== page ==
CENTRAL banks risk introducing moral hazard by providing liquidity to banks unconditionally, according to a report out last night from the Committee on the Global Financial System (CGFS), a part of the Bank for International Settlements (BIS).
The European Central Bank (ECB), now led by Mario Draghi (pictured right) has been a major provider of liquidity to troubled banks since the start of the financial crisis.
If such banks believe they will always be provided with foreign currency liquidity by central banks in times of crisis, this “could cause an unwelcome delay in needed domestic adjustments and in reducing existing imbalances,” the report said.
This expectation of help could “fuel risk-taking and tempt banks and other financial institutions to run larger currency and maturity mismatches”.
The report cites the International Monetary Fund’s (IMF) aid model as an example of one which attaches strings to any assistance, partly eliminating the risk of moral hazard arising.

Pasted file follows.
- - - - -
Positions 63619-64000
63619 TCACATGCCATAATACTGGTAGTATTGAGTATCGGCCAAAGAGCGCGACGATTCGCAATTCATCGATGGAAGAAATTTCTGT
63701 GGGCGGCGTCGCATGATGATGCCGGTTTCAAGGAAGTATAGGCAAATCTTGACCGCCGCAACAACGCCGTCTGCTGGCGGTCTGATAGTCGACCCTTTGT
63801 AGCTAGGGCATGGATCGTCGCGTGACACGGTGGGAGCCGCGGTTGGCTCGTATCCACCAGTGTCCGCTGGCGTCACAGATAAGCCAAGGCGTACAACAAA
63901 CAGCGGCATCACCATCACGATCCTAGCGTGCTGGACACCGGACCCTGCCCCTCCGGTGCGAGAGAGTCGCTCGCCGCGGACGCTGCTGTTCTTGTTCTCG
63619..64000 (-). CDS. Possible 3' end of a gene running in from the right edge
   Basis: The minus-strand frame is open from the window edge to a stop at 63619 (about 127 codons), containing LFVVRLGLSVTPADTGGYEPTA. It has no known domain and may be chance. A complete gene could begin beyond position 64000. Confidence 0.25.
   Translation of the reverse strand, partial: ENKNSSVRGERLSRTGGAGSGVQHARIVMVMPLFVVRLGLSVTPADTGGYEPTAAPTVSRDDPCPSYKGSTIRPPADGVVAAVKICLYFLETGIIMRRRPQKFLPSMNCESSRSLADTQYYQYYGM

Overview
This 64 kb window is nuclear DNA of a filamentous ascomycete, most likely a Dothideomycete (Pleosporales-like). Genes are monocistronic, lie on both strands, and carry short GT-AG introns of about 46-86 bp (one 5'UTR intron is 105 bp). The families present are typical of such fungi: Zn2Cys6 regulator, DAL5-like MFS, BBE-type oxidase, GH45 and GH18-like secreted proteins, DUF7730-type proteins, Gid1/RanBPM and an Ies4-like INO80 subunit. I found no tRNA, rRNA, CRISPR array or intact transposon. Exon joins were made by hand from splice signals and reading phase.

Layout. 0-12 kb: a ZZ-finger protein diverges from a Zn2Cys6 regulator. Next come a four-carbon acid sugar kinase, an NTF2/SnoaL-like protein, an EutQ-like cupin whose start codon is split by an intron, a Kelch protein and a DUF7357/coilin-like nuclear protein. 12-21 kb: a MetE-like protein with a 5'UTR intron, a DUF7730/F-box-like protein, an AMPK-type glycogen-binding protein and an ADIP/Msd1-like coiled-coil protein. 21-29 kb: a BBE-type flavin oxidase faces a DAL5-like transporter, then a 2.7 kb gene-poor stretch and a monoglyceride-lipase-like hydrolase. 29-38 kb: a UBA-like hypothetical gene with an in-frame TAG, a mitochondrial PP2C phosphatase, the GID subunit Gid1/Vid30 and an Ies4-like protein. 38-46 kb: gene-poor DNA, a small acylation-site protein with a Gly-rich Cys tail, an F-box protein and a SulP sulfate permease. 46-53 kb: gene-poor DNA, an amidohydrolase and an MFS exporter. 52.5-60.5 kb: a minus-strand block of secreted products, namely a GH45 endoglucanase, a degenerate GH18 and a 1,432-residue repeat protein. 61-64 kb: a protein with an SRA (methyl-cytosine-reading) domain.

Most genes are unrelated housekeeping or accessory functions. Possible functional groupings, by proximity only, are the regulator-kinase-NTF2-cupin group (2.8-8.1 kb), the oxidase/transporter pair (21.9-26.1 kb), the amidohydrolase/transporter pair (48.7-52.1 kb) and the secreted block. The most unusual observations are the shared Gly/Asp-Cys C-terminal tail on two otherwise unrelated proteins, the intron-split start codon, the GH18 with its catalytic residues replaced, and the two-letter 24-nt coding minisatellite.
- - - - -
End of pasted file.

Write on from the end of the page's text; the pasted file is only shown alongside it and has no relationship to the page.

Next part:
“IMF conditionality has been instrumental in containing moral hazard,” the CGFS report argued.
Aid to governments from the IMF tends to be conditional on various structural changes being implemented, to avoid countries taking aid during a crisis and doing nothing to prevent another such crisis from occurring.
For example, the Greek government must cut back on its public spending and regain competitiveness with wage and pension freezes if it wants to receive bailout loans from the IMF.
However, overall the report claimed central banks performed well in addressing recent liquidity crises.
Thanks to the co-operation mechanism of the Basel process, the report said “central banks remain well placed to address future surges and shortages in global liquidity.”
Meanwhile, Bundesbank president Jens Weidmann yesterday argued against ECB intervention in bond markets, claiming it should not be “a lender of last resort for sovereigns.”
This would violate treaty agreements and undermine Eurozone stability, he told the FT.